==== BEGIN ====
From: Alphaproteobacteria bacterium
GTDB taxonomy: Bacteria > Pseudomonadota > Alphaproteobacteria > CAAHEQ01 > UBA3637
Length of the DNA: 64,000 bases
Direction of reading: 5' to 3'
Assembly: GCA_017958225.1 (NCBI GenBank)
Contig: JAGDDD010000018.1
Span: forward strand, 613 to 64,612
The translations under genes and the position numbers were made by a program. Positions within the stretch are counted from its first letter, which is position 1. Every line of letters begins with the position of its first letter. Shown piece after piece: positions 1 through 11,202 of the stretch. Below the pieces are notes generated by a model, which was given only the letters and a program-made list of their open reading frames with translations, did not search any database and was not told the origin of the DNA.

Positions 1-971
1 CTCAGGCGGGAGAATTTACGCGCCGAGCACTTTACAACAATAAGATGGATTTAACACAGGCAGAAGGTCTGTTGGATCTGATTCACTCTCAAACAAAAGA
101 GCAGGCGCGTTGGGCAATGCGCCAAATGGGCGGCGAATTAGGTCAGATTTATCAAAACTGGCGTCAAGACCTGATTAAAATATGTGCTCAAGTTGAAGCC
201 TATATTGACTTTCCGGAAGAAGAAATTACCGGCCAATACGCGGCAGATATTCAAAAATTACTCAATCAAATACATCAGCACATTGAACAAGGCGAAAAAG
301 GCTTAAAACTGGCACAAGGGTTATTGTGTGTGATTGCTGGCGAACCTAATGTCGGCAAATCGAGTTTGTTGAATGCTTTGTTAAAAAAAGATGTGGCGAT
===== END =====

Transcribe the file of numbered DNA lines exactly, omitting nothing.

From: Alphaproteobacteria bacterium
GTDB taxonomy: Bacteria > Pseudomonadota > Alphaproteobacteria > CAAHEQ01 > UBA3637
Length of the DNA: 64,000 bases
Direction of reading: 5' to 3'
Assembly: GCA_017958225.1 (NCBI GenBank)
Contig: JAGDDD010000018.1
Span: forward strand, 613 to 64,612
The translations under genes and the position numbers were made by a program. Positions within the stretch are counted from its first letter, which is position 1. Every line of letters begins with the position of its first letter. Shown piece after piece: positions 1 through 11,202 of the stretch. Below the pieces are notes generated by a model, which was given only the letters and a program-made list of their open reading frames with translations, did not search any database and was not told the origin of the DNA.

Positions 1-971
1 CTCAGGCGGGAGAATTTACGCGCCGAGCACTTTACAACAATAAGATGGATTTAACACAGGCAGAAGGTCTGTTGGATCTGATTCACTCTCAAACAAAAGA
101 GCAGGCGCGTTGGGCAATGCGCCAAATGGGCGGCGAATTAGGTCAGATTTATCAAAACTGGCGTCAAGACCTGATTAAAATATGTGCTCAAGTTGAAGCC
201 TATATTGACTTTCCGGAAGAAGAAATTACCGGCCAATACGCGGCAGATATTCAAAAATTACTCAATCAAATACATCAGCACATTGAACAAGGCGAAAAAG
301 GCTTAAAACTGGCACAAGGGTTATTGTGTGTGATTGCTGGCGAACCTAATGTCGGCAAATCGAGTTTGTTGAATGCTTTGTTAAAAAAAGATGTGGCGAT